Legislative agencies were established by Congress to assist by administering federal laws in different industries. Thus, legislative agencies are granted rulemaking authority, but their authority is limited by the industry of specific public service. Therefore, Congress uses the assistance of several different legislative agencies specialized in one field to create rules and laws on a highly informed basis. This essay will explore the history, functions, and rulemaking process of the Copyright Office legislative agency.
Firstly, copyright law presents a form of protection of intellectual property, making the Copyright Office a significantly important agency in the modern technology-driven age. The first federal copyright law was created in 1790, and for the next 100 years, the registration of copyright was administered by U.S. District Courts (U.S. Copyright Office, n.d.). The Copyright Office was established in 1870; then, the agency presented a part of the Library of Congress (U.S. Copyright Office, n.d.). However, in 1897 the Copyright Office legislative agency was recognized by Congress as a separate department (U.S. Copyright Office, n.d.). Now, the agency’s activity focuses on registering and storing information about copyright ownership and helping Congress solve copyright-related issues.
Furthermore, the Copyright Office’s functions focus on ensuring the fulfillment of the Constitutional purpose of copyright. Thus, the agency’s main purpose is to protect people’s intellectual property and provide support for the nation’s creativity and citizens’ freedom of expressing themselves. For this purpose, the agency administers the Copyright Law of the United States and constantly works on making valuable additions to the Compendium of U.S. Copyright Office Practices. The Compendium presents a manual guidebook for copyright owners, authors, and law practitioners, which is also often used and cited by courts. In addition, the Copyright Office works in close cooperation with the Library of Congress and provides the agency with necessary information about works of authorship. Furthermore, the agency’s authority extends to acting as an advisor to Congress on copyright matters on an international scale. Thus, the Copyright Office’s work can also include analyzing foreign copyright laws, holding meetings with United States Trade Representatives and foreign delegations, and reviewing national trade policies.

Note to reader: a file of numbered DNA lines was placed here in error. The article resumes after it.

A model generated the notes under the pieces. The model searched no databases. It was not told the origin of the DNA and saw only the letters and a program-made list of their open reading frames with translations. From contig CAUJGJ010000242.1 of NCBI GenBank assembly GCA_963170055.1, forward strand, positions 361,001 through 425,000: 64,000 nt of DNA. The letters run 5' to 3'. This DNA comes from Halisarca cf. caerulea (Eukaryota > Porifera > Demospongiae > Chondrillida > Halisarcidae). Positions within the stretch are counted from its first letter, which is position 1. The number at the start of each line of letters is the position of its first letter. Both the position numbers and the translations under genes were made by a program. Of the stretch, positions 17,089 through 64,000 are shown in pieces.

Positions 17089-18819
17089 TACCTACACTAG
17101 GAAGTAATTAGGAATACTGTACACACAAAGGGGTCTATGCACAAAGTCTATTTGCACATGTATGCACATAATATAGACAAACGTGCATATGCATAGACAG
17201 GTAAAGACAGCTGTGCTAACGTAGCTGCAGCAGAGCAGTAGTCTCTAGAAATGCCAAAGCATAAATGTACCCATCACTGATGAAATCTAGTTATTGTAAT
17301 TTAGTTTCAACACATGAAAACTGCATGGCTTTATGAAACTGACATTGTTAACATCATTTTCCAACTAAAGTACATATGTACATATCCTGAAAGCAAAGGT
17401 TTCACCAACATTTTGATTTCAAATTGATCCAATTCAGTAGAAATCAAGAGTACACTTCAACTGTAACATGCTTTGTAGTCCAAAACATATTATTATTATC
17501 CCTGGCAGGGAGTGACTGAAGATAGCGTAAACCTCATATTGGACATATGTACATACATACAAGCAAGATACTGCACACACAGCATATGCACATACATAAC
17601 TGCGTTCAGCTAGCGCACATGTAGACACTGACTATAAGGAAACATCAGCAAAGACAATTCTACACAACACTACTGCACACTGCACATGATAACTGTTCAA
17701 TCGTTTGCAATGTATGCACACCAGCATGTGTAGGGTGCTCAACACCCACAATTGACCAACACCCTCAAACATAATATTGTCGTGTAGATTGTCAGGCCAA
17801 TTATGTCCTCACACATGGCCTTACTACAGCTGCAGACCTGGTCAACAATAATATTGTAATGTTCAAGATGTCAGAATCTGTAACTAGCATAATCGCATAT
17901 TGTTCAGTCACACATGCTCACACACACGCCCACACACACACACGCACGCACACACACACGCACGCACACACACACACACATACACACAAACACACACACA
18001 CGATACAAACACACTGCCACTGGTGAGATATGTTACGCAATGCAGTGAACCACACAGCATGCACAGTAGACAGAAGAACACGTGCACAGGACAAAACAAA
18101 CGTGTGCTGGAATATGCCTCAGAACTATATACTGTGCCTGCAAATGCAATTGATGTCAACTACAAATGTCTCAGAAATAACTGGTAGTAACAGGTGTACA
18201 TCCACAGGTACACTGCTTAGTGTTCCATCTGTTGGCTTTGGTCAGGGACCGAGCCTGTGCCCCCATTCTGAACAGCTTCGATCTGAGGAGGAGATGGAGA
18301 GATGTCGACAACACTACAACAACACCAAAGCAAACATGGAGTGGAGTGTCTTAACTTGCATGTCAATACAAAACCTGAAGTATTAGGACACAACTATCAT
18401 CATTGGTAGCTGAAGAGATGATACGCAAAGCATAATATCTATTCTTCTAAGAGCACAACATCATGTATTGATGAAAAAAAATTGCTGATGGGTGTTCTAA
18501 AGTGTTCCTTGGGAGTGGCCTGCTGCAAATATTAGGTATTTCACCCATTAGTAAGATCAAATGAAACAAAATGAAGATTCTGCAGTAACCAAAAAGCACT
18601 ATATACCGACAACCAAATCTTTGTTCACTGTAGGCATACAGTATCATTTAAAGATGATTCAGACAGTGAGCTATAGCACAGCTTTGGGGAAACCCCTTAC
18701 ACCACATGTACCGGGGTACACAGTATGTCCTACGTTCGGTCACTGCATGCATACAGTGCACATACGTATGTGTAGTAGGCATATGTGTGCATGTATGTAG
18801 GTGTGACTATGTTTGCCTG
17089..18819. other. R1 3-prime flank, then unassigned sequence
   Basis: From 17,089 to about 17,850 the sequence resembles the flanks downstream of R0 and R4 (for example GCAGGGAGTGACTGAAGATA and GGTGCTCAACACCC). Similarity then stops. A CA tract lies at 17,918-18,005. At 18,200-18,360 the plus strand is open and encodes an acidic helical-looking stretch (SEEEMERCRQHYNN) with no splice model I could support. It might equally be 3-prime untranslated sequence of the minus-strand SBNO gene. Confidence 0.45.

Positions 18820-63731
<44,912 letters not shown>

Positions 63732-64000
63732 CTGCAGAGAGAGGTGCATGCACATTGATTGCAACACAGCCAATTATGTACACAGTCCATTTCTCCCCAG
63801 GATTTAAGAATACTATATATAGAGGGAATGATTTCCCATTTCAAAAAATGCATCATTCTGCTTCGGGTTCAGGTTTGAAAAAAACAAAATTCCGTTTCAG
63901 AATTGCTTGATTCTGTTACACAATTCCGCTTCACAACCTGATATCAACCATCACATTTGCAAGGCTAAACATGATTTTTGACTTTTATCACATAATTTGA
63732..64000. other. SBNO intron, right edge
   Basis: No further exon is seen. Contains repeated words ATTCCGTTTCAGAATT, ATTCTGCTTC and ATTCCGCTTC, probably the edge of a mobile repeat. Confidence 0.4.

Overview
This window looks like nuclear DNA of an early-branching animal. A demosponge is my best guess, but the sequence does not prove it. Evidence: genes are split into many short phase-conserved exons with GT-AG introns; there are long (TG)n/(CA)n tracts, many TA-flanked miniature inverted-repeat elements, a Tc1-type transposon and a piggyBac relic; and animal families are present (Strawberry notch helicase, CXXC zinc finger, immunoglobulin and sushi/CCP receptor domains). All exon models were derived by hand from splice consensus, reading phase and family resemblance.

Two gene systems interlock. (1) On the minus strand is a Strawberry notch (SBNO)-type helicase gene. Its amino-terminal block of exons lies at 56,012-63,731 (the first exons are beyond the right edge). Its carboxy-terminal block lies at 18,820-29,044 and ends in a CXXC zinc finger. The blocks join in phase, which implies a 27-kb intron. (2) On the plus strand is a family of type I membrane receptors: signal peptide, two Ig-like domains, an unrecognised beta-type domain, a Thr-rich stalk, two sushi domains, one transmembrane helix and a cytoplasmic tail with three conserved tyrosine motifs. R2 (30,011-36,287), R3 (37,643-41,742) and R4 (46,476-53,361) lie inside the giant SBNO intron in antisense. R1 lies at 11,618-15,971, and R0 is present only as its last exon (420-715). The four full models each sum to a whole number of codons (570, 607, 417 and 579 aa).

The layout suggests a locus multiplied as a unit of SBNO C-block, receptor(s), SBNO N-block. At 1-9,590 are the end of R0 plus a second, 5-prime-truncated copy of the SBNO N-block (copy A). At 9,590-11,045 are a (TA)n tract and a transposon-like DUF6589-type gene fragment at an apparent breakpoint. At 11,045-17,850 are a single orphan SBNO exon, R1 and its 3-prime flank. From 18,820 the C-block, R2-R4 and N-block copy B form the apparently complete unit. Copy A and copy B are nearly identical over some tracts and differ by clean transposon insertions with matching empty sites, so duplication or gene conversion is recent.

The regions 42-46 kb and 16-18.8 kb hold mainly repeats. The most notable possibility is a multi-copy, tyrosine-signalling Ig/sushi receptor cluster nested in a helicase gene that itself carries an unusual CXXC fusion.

Next, the Copyright Office’s recent activity primarily focuses on implementing a modernization program that prioritizes creating a new information system, the Enterprise Copyright System. The new system targets users’ easier registration application process and workflow automation for the agency (U.S. Copyright Office, 2021). Considering the nature of the agency’s work, a sophisticated information system that fulfills the needs of the agency and copyright owners is required for the overall productivity of the department. Therefore, the lack of an existing information system that fully meets the agency’s needs can be perceived as a weakness.
Furthermore, copyright use is gradually increasing in numbers with more products of intellectual property created with the use of technology. Combined with the agency’s broad specter of activity, the growing number of copyright-related issues can compromise or negatively influence its productivity, which also can be acknowledged as the agency’s weakness. However, the agency evaluated its possibilities and promptly addressed the lack of a sophisticated information system by implementing the modernization program. Furthermore, the agency plans to automate some of its processes through the new information system, which will significantly reduce the burden on the department. Thus, the agency’s ability to promptly assess its capabilities in meeting clients’ demands, identify potential threats, and manage the new information system’s implementation process can be perceived as Copyright Office’s strengths.
Next, considering the rulemaking process, the final rules present a result of joint efforts from the Copyright Office and the public members. The agency identifies potential areas for improvements in Copyright Law and policies and collects feedback on the issue from public members. Then, the agency compiles a comprehensive report on the subject which also features the feedback analysis and proposal of possible methods to improve the situation. Alternatively, Senators can request the agency to provide a report on Congress’ progress in fulfilling its obligations protecting the copyright. For example, in 2021, Senators Patrick Leahy and Thom Tillis requested a report on copyright integration in the digital ecosystem and online copyright theft and later introduced the SMART Copyright Act of 2022 (Tillis and Leahy introduce bipartisan legislation, 2022). Thus, the rulemaking process involves cooperation between the Copyright Office, public members, and the Members of the Senate.
In conclusion, I think that the agency has accomplished its mission of protecting intellectual property and ensuring the fulfillment of the Constitutional purpose of copyright. The Copyright Office’s recent activity shows that the agency prioritizes the interests of the population in creating conditions that favor a more straightforward process of copyright registration. Thus, the agency is actively developing its presence in the online sphere and contributes to the overall digital ecosystem’s safety. Furthermore, the Copyright Office’s activity involves the public members’ perspective, resulting in a more informed basis for future laws. Lastly, participating in the discussion of international copyright claims allows the agency to constantly improve its awareness of relevant threats to copyright and take preventive measures.
U.S. Copyright Office. (n.d.). Overview of the Copyright Office.
U.S. Copyright Office. (2021). Annual Report.